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Analysis and comments on In the desert by Stephen Crane

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Comment 29 of 919, added on November 17th, 2005 at 8:43 AM.

i think this poem is about a lonely person situated in a desert deprived of
all humanily acqiutance like love encouragement happyness who resorts to
embracing his own heartly bitterness through liking his weaknesses

mike j from Uganda
Comment 28 of 919, added on November 16th, 2005 at 9:47 AM.

this poem is an expression of his love for hat makers and the trade of hats
but when itr comes to hat burning crane steps in a makes a stand for

hatmaster from Andorra
Comment 27 of 919, added on November 13th, 2005 at 3:07 PM.

I think jesse below me has hit the point EXACTLY. The desert is his place
of complete aloness, drawn away from the world that so distracts us on an
every day level. The mentions of himself (for I believe this is a
autobiographical poem) as a "creature, naked, bestial" show that he has
dropped all of the norms put in place by society and civilization, and has
gotton down to his essential, tru "humaness". The eating of his heart is
truley allowing himself to delve into his own mind, which is not sujested
lightly here considering that he choosing eating as the means (eating being
a very intimate way of intaking in something. The friend reference shows
the first sign of self acceptance, as he is abvoulsy talking to himself,
although it may be two different sides corresponding. And the heart being
bitter for me shows that he has overcome ignorant childhood notions of a
happy endning, and has come to the realization that the world isnt a very
happy place, that it is in fact "bitter". But he would gladly take his
revelation and introspective over ignorance on the fact, and thus he "likes
his heart because it is bitter". My favorite poetic composition ever.

Alex from United States
Comment 26 of 919, added on November 10th, 2005 at 6:17 PM.

just a thought: he eats his heart to remind himself that he is alive, and
although he is in a bleak, blank area, the proof of existance is all he

jordan from United States
Comment 25 of 919, added on October 12th, 2005 at 8:30 PM.

i think the poem is about envy. the creature is eating his heart out.

bill shannon from United States
Comment 24 of 919, added on October 12th, 2005 at 5:54 PM.

i think the fact that he is naked in the desert suggests that he is all
alone, completely revealed emotionally to the world; he has nothing to hide
and nowhere to hide it. also i the 'eating of his heart' portrays more a
sense of introspection than self-mutilation. i think he sees his faults but
loves and is proud of himself despite them.

Jesse from United States
Comment 23 of 919, added on September 28th, 2005 at 2:49 PM.

I think that he is on the edge of hiding his heart. He is trying to devour
it to conseal it. He is naked be cause he feels exposed to some one or some
thing. His heart is bitter because he dislikes some thing he has done or
himself. I think he feels alone because he is in the desert and he is not
with anyone. A beautiful work, from an exellent artist.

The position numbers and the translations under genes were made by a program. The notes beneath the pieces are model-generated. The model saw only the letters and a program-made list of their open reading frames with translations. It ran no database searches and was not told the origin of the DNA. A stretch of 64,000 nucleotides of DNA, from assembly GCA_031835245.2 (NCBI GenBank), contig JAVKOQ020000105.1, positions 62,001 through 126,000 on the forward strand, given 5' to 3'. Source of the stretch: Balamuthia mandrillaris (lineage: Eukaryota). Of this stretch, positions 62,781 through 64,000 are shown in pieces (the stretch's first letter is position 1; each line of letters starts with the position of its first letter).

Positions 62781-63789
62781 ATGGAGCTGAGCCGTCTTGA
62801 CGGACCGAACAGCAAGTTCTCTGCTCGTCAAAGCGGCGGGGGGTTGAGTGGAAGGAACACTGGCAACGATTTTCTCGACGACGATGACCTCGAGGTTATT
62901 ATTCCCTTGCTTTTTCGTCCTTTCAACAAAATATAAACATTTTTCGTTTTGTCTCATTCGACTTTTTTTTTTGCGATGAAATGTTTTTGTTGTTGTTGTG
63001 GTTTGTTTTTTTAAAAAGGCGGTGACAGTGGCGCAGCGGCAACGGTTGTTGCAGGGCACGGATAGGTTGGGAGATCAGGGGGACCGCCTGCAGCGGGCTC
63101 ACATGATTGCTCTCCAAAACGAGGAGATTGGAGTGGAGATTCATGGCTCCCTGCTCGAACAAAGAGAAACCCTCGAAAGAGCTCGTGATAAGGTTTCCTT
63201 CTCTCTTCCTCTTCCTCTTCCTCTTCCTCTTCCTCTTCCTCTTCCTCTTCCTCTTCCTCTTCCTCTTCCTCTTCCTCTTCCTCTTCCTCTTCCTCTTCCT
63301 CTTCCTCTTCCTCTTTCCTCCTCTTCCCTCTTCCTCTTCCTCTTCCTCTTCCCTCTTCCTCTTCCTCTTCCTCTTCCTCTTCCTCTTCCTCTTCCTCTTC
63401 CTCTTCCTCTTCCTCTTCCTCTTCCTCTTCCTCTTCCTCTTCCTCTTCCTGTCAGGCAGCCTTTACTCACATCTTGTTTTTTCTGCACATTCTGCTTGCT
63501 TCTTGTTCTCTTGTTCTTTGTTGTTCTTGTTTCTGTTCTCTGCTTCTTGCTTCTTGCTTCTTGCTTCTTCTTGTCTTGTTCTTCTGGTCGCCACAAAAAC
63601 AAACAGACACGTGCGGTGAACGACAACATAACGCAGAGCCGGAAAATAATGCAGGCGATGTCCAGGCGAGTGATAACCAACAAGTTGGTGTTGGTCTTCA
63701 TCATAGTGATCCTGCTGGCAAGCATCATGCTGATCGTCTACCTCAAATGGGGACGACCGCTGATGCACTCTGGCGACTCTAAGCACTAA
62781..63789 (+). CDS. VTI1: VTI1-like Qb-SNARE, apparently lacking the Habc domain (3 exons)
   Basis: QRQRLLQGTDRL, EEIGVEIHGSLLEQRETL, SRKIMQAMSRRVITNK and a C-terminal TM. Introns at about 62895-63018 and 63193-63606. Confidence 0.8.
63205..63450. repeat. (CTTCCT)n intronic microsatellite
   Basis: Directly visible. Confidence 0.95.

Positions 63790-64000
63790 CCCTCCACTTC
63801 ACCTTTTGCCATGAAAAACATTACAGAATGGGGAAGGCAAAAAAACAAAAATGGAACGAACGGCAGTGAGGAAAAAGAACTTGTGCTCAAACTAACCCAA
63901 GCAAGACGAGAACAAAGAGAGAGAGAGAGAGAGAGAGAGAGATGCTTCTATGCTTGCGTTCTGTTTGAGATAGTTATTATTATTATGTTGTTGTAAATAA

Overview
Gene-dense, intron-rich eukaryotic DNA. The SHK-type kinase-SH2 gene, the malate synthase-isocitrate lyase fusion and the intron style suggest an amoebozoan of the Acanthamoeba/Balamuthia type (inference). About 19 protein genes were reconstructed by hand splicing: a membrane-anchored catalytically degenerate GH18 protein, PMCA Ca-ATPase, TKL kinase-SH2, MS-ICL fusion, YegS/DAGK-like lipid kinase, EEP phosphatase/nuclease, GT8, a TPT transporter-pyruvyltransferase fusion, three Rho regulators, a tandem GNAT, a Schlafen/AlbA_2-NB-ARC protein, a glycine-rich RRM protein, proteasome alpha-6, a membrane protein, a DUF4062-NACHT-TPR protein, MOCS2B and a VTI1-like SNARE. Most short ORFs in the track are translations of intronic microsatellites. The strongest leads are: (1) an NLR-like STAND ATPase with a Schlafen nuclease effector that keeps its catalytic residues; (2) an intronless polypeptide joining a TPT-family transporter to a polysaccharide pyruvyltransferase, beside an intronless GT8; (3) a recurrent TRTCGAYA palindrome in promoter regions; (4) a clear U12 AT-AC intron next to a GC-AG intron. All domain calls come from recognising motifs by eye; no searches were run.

Carley from United States
Comment 22 of 919, added on September 11th, 2005 at 9:39 AM.

it's a great poem, is it really all that neccessary to critique it online?
do you people really get that big of a kick out of sounding smart? (or
trying to...) I mean, Stephen Crane is great, let's just read his poems,
become deeply effected on several emotional levels and go through life
unknowingly altered, there's no need to bring poetry terminology into the
whole thing!

rhea from United States
Comment 21 of 919, added on August 31st, 2005 at 6:23 AM.

This is a beautiful piece of work. The first thing i see, though, is the
desert. This 'creature', who we all know to be a person, is trapped in a
bleak wasteland of his own soul. Not Hell, as heat is never mentioned, but
dry and dusty and mostly isolated (probably by choice).

Secondly, obviously, the 'creature, naked, beastial,' (l. 2) does represent
someone who has been stripped of all social refinement, and comes to us as
a primitive. Holding his own heart in his hands, as opposed to someone
else holding it (as someone might tell a lover they do) shows this man's
control over himself and his emotions.

Now the big thing: This fellow is not being self-destructive. The narrator
never said that he ATE his heart, only that he ate OF if, or tasted it, as
it were. He took a small sampling of it and found it bitter, which was to
his liking. Bitterness was this fellow's self-made shield, or wall, to
keep himself safe and to keep others, like the narrator, at a distance.

This is a poem about safety and isolation, and, yes, probably cowardice and
stubbornness, but, to go against the popular opinion, not self-destruction
and abuse.

Josh from United States
Comment 20 of 919, added on August 27th, 2005 at 5:21 AM.

a cynic must maintain that his/her cynicism is true - this is the creature
in the desert, the cynic who has made it (or it has all become) reality,
proof, truth!

Nimal from Australia

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Information about In the desert

Poet: Stephen Crane
Poem: 3. In the desert
Volume: The Black Riders & Other Lines
Year: 1905
Added: Jan 31 2004
Viewed: 2226 times
Poem of the Day: Jun 28 2000

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